Like many coral specialists fifteen years ago, J. E. N. Veron thought Australia's Great Barrier Reef was impervious to climate change. "Owned by a prosperous country and accorded the protection it deserves, it would surely not go the way of the Amazon rain forest or the parklands of Africa, but would endure forever. That is what I thought once, but I think it no longer." This book is Veron's "Silent Spring" for the world's coral reefs.
Veron presents the geological history of the reef, the biology of coral reef ecosystems, and a primer on what we know about climate change. He concludes that the Great Barrier Reef and, indeed, most coral reefs will be dead from mass bleaching and irreversible acidification within the coming century unless greenhouse gas emissions are curbed. If we don't have the political will to confront the plight of the world's reefs, he argues, current processes already in motion will become unstoppable, bringing on a mass extinction the world has not seen for 65 million years.
Our species has cracked its own genetic code and sent representatives of its kind to the moon--we can certainly save the world's reefs if we want to. But to achieve this goal, we must devote scientific expertise and political muscle to the development of green technologies that will dramatically reduce greenhouse emissions and reverse acidification of the oceans.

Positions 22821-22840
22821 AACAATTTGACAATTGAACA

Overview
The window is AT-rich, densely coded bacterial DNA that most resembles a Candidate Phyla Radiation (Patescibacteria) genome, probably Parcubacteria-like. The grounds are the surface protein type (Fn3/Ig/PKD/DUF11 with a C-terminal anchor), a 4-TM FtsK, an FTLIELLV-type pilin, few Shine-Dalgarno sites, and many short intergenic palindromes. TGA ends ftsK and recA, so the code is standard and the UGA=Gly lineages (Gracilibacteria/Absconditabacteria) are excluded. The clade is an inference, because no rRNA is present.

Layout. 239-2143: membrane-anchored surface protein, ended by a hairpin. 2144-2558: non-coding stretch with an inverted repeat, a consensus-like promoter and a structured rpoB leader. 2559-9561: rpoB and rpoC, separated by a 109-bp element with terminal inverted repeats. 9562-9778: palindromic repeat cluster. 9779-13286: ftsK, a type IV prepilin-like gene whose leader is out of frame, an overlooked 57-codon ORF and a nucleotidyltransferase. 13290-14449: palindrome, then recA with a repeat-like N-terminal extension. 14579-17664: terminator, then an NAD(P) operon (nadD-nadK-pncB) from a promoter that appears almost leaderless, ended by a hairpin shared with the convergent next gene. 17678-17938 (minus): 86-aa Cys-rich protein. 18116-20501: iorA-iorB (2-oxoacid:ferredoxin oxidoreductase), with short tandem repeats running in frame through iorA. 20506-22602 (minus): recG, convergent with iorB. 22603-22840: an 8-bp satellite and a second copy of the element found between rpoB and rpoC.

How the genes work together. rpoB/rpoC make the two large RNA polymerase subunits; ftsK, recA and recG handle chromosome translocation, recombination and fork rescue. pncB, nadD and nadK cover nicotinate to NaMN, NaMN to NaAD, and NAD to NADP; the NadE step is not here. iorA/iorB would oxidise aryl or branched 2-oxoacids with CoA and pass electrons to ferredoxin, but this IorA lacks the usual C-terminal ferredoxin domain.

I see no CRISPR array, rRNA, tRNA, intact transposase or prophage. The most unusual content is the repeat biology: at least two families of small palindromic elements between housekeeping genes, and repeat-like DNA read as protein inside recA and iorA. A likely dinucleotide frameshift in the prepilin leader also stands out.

Veron once thought Australia's Great Barrier Reef would endure forever, but after witnessing the devastation inflicted on corals by elevated sea temperatures, he now knows this is false. In his impassioned book, the former chief scientist with the Australian Institute of Marine Science highlights reefs as indicators of climate change's effects on marine and other ecosystems...Coral health affects all marine life. According to Veron's detailed analysis, corals will be incapable of relying on genetic adaptation to recover because the time frame for such evolutionary changes is too short. Complex scientific material serves Veron's straightforward message: climate change will soon reach the point of no return--possibly within a decade--and cause disaster for not only corals but many, if not all, marine food webs. Publishers Weekly 20071105 Decades of study of coral reefs inform J. E. N. Veron's big-picture account of the reef's past and future. It is an urgent, rigorous yet accessible tour de force of the geology, evolution, biology and chemistry of the reef presented through the prism of climate change...By looking at past "extinction events," like the one that wiped out the dinosaurs, Veron offers an alarming glimpse into a similar future. -- Fiona Capp The Age 20080216 A historical, geological and biological study of the largest coral reef. The chief scientist of the Australian Institute of Marine Science uses the Great Barrier Reef as an alarming case study on the future of coral reefs. Although it is a hypothetical tale, it is a worrying look at how the Earth is in danger of suffering the worst case of mass extinction seen for 65 million years. Times Higher Education Supplement 20080228 Not a chronicle of the life of coral reefs, but an anticipation of their death. It is a work grounded in science, but which departed from the careful jargon of probability and possibility to become an impassioned, anguished eulogy delivered by a dear friend of the imminently deceased...[Veron's] book travels back through the fossil record to the remote past, reflecting on the five great extinction events that wiped out much of life on earth and finding a thread of commonality. -- Jo Chandler The Age 20080607 This is not a book for the fainthearted...Indeed, Veron believes we are on the brink of the sixth mass extinction of the planet. He makes his case in this book and paints a vivid picture of what we will be losing if we do not stop spewing greenhouse gases into the atmosphere...The book is easy to read with well-placed illustrations to explain complex concepts. It presents its argument in a logical and increasingly disturbing sequence that reaches a bleak end. It is a plea for urgent action written by a man who is passionate about the Great Barrier Reef. It should be read widely by anyone who cares about our planet. -- Louise Goggin Australian Marine Science Association Bulletin 20080401 Time is running out for the Great Barrier Reef, and no one knows it better than J. E. N. Veron...A Reef in Time is fascinating in that it puts climate change in context of the history of the earth, by concentrating on one element of it. It's bleak--but not as bleak as the outlook for the reef--and is backed up by extensive data and scientific research and analysis. It is the whole, and last, word on the Great Barrier Reef and climate change. -- Jodie Davis and Margaret Ambrose Habitat Australia 20080401 This impressive volume covers a large topic and does so very well. Though it is ostensibly centered on the Great Barrier Reef, the book treats the general nature of and environmental controls on coral reefs, and their history over geologic time since the Silurian Period...The book is highly readable and well produced. -- N. Caine Choice 20080801 [A Reef in Time] provides a compelling and highly readable account of the formation of the reef, as well as a description of its role as a functioning part of the ocean's ecosystem. Despite its grandeur and the appearance of permanence, the Great Barrier Reef has not always existed, nor is its future secure...Veron's account of the threats that face the Great Barrier Reef make bleak reading...Just as the Great Barrier Reef was built through countless millions of small actions by the organisms within it, so it is being threatened by the accumulation of small activities in each of our lives, events that are individually trivial but, added together, impose a huge burden on ecological communities. Veron asks why we should care. His book makes it impossible not to, and reinforces the growing call for a reduction in carbon dioxide emissions. The bigger question--one that is left hanging--is how to bring this about. -- Anne Magurran Times Literary Supplement 20090306